• Islam, Islamism and the West: Is ideological Islam compatible with liberal democracy? (2005)
  • Made to Care: the case for residential and village communities for people with a mental handicap
  • Baroness Cox: A voice for the voiceless. (1999) Boyd, A. Lion Books. ISBN 0-7459-3735-7

References[edit]

  1. ^ a b "Members of the World Committee on Disability". National Organization on Disability. Retrieved 2009-02-24. 
  2. ^ Information on the Centre for Social Cohesion at Companies House
  3. ^ "Installation of new Chancellor, The Lord Patel". University of Dundee. Retrieved 2006-06-02. 
  4. ^ The London Gazette: (Supplement) no. 49198. p. 16407. 14 December 1982. Retrieved 2009-02-16.
  5. ^ The London Gazette: no. 49248. p. 1235. 27 January 1983. Retrieved 2009-02-16.
  6. ^ Hughes, Mike 'Western Goals (UK)' Lobster Magazine 21, (May 1991)
  7. ^ Farrell, Michael 'News and Notes' British Journal of Addiction (1991) 86, p469
  8. ^ John Barnes, "Michael Alison: Hard-working Conservative minister" The Independent obituary, 31 May 2004, p. 31
  9. ^ Letter to The Times, 8 September 1992
  10. ^ Letter to The Independent, 26 January 1994
  11. ^ Wendy Murray Zoba, "Baroness Caroline Cox: One Tough Lady", Today's Christian, January/February 1998
  12. ^ House of Lords Hansard
  13. ^ Gaby Hinsliff, "Tories throw out rebel peers for backing UKIP", The Observer, 30 May 2004, p. 2
  14. ^ Kamal Ahmed, "Top Tory backs blast at gays and lesbians", The Observer, 15 September 2002, p. 10
  15. ^ Our History - One Jerusalem
  16. ^ Mission Statement from the One Jerusalem website
  17. ^ Lady Cox Joins Summit’s Presidium - The Jerusalem Summit.
  18. ^ A Synopsis - The Jerusalem Summit
  19. ^ A New Paradigm for the Israeli-Palestine Conflict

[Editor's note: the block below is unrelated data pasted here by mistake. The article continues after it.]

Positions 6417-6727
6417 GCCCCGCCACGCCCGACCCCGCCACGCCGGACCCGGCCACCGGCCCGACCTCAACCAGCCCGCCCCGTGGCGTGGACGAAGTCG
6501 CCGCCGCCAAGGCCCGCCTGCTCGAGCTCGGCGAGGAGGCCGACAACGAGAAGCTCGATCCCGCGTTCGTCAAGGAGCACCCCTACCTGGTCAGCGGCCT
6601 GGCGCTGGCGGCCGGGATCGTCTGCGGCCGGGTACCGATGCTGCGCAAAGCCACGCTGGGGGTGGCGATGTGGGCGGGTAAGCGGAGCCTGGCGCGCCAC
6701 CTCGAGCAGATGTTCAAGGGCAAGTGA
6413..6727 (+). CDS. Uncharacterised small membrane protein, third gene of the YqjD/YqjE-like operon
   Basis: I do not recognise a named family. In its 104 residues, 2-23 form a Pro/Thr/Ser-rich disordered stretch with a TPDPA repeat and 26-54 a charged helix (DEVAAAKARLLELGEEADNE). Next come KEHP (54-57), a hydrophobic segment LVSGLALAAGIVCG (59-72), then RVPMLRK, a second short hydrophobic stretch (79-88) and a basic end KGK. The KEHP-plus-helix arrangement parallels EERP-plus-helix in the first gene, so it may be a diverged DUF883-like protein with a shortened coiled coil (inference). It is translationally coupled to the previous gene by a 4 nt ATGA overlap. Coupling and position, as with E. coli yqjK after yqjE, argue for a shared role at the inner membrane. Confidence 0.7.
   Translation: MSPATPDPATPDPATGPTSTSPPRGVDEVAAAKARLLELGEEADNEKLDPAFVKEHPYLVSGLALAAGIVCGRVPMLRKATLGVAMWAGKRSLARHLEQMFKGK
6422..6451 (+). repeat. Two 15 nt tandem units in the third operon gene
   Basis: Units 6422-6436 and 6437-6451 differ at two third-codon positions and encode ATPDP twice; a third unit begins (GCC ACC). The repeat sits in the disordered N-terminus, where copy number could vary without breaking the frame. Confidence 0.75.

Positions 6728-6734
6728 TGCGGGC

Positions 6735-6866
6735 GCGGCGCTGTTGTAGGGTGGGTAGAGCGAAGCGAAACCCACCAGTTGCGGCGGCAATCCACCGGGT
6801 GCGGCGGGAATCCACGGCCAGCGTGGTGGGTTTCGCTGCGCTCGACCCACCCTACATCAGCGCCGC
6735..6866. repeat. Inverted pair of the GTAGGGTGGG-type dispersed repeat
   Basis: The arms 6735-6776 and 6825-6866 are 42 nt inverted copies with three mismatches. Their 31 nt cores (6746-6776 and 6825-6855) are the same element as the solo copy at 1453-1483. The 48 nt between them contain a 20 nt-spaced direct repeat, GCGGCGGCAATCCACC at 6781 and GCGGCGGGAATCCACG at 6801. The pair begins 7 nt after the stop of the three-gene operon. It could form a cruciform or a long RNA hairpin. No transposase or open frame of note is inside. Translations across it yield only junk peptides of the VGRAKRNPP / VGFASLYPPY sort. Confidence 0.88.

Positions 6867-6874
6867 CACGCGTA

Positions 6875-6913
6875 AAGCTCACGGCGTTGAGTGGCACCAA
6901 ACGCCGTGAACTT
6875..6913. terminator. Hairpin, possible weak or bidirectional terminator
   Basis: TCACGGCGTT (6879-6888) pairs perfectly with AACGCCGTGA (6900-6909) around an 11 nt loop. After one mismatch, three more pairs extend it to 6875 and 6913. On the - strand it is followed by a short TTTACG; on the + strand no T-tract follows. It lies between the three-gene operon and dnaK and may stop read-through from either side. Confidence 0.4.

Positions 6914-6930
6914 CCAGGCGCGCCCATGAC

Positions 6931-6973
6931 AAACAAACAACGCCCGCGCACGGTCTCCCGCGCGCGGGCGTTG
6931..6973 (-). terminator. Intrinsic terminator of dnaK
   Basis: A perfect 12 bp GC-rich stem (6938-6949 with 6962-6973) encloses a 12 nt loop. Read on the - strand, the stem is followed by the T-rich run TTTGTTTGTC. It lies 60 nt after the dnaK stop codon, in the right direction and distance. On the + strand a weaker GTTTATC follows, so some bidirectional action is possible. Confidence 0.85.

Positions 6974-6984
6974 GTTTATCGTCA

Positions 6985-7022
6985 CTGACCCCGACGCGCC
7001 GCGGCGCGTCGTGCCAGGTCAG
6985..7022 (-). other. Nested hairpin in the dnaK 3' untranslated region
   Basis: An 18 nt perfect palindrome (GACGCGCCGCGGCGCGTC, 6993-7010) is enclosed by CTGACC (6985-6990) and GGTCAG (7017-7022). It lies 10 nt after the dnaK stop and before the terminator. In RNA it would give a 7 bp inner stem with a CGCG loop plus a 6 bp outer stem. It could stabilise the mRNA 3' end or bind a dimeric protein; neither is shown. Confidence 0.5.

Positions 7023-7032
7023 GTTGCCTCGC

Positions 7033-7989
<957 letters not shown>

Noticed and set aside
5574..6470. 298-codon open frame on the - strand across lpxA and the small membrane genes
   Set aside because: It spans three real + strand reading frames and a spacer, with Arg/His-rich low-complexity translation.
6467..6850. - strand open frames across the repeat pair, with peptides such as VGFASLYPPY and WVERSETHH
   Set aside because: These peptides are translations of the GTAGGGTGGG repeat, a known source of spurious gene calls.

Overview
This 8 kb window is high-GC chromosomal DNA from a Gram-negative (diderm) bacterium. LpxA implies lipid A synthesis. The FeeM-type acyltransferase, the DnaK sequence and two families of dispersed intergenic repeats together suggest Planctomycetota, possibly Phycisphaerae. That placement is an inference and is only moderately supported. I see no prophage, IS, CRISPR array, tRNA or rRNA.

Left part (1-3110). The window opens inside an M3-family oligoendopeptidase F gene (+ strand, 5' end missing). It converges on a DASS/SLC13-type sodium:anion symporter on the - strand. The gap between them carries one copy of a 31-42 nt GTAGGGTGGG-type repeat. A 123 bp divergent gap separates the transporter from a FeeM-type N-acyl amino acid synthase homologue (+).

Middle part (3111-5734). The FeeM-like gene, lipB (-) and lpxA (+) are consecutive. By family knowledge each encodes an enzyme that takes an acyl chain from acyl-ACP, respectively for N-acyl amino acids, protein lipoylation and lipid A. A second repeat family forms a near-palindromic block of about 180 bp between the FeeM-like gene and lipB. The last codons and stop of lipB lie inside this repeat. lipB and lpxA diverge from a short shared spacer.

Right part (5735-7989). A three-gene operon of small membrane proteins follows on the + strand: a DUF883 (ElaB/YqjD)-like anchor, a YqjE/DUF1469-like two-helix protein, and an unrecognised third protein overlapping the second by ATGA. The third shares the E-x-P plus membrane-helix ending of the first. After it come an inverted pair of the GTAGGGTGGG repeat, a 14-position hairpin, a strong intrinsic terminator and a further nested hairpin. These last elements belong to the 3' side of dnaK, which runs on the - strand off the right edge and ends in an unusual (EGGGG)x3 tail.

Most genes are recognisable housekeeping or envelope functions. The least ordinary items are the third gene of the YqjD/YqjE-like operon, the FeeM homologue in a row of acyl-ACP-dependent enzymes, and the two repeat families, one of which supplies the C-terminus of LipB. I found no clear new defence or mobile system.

20. ^ http://www.itnews.it/news/2009/0210132401401/uk-parliament-to-show-controversial-film-fitna.html
  21. ^ http://www.publications.parliament.uk/pa/cm/cmallparty/register/armenia.htm Parliament website, group membership
  22. ^ Armenian Assembly of America. Armenian Assembly Co-Hosts Special Capitol Hill Event Celebrating Karabakh’s Independence
  23. ^ "Karabakh president Ghoukassian starts US tour with successful tribute gala in New York"
  24. ^ Ministry of Foreign Affairs of Republic of Armenia. Baroness Caroline Cox Receives Mkhitar Gosh Medal
  25. ^ Christiain Solidarity Website 2006
  26. ^ "This is no scam. The slaves are real", Independent on Sunday, 3 March 2002, p. 27
  27. ^ Christine Barker, "The unsung hero's song", Birmingham Post, 27 June 1998, p. 37
  28. ^ Parliament website, group membership
  29. ^ Ekklesia website
  30. ^ [1]
  31. ^ HART website
  32. ^ "ABC Brisbane". 
  33. ^ National Organization on Disability website, World Committee on Disability
  34. ^ The Guardian, "Far-right Dutch MP refused entry to UK", 12 February 2009
  35. ^ The Daily Telegraph, "Dutch MP Geert Wilders deported after flying to Britain to show anti-Islamic film", 12 February 2009

External links[edit]